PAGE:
Africa Climate Wire seeks to give voice to the groups and communities most vulnerable to the impacts of climate change through stories that investigate the governance of climate change adaptation, national response strategies and finance for adaptation in Africa.
Sipian Lesan bends to attend to the Vangueria infausta or African medlar plant that he planted almost two years ago. He takes great care not to damage the soft, velvety, acorn-shaped buds of this hardy and drought-resistant plant. ”All over here it is dry,” says the 51-year-old Samburu semi-nomadic pastoralist.
Anti-nuclear energy activists are up in arms, and have taken to vigils outside South Africa’s parliament in Cape Town to protest against President Jacob Zuma’s push for nuclear development.
Alexander Muyekhi, a construction worker from Ebubayi village in the heart of Vihiga County in Western Kenya, and his school-going children can now enjoy a tiny solar kit supplied by the British-based Azuri Technologies to light their house and play their small FM radio.
African countries would do well to take their own lead in finding ways to better adapt to and mitigate the changes that climate may impose on future generations instead of relying only on foreign aid.
With unusually hot and dry weather beating down on this Southern African nation, climate change and the accompanying drought have cost farmers much of their cattle herds. In response, many ranchers are turning to goats to preserve their livestock assets.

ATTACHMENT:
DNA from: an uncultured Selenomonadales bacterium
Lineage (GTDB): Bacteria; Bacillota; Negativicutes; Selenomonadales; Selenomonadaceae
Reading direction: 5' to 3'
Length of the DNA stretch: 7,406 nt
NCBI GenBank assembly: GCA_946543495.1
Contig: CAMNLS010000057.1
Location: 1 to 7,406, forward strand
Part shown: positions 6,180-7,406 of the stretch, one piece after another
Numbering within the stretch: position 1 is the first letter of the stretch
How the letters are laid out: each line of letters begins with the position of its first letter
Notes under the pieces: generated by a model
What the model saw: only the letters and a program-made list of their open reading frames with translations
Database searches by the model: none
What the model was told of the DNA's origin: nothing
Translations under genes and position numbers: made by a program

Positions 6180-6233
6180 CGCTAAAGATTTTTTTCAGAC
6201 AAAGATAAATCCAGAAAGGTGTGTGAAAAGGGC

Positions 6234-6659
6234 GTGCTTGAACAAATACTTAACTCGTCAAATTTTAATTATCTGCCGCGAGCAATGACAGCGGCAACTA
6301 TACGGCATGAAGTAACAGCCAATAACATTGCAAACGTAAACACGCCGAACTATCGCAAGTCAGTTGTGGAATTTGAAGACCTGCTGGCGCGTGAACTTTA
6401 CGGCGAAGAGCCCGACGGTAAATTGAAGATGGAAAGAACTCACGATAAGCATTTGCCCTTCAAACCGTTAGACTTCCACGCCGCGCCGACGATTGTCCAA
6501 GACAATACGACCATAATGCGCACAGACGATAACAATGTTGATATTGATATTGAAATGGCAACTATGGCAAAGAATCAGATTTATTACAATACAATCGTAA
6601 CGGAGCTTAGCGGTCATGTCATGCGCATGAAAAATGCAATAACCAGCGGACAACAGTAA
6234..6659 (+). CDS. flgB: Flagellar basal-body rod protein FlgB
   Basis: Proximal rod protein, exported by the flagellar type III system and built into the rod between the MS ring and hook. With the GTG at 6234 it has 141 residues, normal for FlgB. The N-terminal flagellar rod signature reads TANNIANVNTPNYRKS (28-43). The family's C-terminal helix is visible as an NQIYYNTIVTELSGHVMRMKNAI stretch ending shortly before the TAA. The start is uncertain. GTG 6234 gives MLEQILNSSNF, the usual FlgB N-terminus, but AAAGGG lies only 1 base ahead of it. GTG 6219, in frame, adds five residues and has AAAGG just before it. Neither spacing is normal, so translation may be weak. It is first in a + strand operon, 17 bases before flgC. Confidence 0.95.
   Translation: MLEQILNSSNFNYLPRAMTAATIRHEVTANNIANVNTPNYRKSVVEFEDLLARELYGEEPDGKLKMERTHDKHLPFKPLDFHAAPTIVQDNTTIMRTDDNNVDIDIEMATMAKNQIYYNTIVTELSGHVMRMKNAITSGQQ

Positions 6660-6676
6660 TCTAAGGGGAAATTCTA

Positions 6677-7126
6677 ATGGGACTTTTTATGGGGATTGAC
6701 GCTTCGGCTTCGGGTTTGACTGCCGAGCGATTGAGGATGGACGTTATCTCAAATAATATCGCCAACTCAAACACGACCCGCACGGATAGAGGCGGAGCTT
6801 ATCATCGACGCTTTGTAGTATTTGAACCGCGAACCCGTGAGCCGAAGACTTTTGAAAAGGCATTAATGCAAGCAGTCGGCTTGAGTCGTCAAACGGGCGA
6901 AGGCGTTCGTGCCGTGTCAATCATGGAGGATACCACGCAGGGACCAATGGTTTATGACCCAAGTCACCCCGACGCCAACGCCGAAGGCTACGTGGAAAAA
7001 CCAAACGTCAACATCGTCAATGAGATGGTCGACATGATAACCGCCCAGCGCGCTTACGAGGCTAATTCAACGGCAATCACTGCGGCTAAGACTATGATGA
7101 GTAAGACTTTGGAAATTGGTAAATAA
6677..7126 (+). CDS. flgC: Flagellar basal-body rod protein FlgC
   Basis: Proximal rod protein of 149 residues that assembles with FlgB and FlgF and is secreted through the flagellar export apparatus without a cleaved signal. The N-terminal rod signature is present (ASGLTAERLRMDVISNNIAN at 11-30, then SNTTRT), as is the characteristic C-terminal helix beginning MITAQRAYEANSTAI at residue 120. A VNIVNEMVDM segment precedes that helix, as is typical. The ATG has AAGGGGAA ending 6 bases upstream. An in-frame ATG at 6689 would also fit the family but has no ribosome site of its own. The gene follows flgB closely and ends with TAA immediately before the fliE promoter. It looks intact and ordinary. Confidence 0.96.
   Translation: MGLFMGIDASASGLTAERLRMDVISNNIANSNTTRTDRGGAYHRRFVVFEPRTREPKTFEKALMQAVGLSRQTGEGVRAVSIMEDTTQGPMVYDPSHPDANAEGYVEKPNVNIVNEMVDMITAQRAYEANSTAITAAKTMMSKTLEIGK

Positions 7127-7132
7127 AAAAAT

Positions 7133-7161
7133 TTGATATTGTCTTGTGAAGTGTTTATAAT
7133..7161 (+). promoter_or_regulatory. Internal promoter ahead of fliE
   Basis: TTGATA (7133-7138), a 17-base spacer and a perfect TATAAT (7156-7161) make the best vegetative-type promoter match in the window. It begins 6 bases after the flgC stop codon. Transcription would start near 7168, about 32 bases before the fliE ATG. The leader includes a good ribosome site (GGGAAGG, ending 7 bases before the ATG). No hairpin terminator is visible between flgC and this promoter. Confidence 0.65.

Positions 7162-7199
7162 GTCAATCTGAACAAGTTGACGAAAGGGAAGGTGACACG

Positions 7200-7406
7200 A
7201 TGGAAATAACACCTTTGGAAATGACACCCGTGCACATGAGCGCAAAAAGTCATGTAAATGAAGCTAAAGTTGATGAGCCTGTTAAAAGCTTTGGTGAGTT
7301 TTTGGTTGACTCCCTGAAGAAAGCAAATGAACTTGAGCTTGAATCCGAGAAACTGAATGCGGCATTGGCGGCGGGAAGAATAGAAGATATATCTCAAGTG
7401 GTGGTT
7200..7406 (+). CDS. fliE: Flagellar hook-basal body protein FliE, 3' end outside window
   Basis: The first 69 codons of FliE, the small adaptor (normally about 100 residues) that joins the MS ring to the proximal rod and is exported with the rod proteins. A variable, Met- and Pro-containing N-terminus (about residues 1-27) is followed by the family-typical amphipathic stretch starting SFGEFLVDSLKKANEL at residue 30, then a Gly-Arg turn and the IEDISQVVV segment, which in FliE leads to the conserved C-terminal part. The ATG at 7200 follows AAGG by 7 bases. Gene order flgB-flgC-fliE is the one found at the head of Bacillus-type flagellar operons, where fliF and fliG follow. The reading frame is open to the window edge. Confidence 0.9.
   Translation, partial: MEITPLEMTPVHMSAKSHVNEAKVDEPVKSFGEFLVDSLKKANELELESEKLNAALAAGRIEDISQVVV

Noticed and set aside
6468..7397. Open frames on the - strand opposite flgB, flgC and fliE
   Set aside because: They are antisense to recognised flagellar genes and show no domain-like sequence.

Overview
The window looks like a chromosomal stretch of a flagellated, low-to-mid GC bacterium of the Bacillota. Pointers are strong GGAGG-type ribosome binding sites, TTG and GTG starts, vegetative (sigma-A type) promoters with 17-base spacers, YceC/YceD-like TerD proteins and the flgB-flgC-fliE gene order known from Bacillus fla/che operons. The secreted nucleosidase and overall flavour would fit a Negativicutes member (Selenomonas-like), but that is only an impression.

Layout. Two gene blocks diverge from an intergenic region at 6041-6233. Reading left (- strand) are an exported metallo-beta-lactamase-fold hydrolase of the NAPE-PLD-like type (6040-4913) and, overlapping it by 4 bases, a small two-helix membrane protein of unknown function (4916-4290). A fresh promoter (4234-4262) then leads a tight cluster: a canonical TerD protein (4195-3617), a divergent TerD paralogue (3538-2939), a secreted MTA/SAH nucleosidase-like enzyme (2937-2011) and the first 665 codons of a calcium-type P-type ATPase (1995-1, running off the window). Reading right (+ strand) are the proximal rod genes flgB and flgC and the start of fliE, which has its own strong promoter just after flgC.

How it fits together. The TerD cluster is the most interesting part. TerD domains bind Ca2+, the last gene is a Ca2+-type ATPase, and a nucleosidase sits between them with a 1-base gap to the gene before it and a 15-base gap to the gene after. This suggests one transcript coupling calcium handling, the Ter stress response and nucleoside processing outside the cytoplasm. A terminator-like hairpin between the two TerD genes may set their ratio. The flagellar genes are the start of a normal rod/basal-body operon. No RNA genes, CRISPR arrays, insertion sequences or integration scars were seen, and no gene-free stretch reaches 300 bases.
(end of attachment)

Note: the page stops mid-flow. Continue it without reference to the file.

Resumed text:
Deforestation is haunting the African continent as industrial growth paves over public commons and puts more hectares into private hands.
There’s a buzz in Zimbabwe’s lush forests, home to many animal species, but it’s not bees, bugs or other wildlife. It’s the sound of a high-speed saw, slicing through the heart of these ancient stands to clear land for tobacco growing, to log wood for commercial export and to supply local area charcoal sellers.
The flooding of the Zambezi River has had devastating consequences for three countries in Southern Africa. The three worst affected countries are Malawi, Mozambique and Zimbabwe.
Janet Mutoriti (30), a mother of three from St Mary’s suburb in Chitungwiza, 25 kilometres outside Zimbabwe’s capital, Harare, frequently risks arrest for straying into the nearby urban forests to fetch wood for cooking.
More women’s voices are being heard at international platforms to address the post-2015 water agenda, as witnessed at the recently concluded international U.N International Water Conference held from Jan. 15 to 17 in Zaragoza, Spain.
With global energy needs projected to increase by 35 percent by 2035, a new report
says meeting this demand could increase water withdrawals in the energy sector unless more cost effective renewable energy sources are deployed in power, water and food production.
Diversification of Africa’s electricity sources by embarking on renewable energy solutions – such as solar, wind, geothermal and hydro power – is being heralded as a solution to the continent’s energy poverty.
Although African countries have been lauded for their efforts towards ensuring that people have access to safe drinking water in keeping with Millennium Development Goals (MDGs), they have nonetheless come under scrutiny for failure to prioritise water in their development agendas.
Africa is experiencing a revolution towards cleaner energy through renewable energy but the story has hardly been told to the world, says Achim Steiner, Executive Director of the United Nations Environment Programme (UNEP).
The post-2015 global climate change agreement should be flexible and fully resourced or else condemn Africa to another cycle of poverty resulting from the adverse effects of climate change.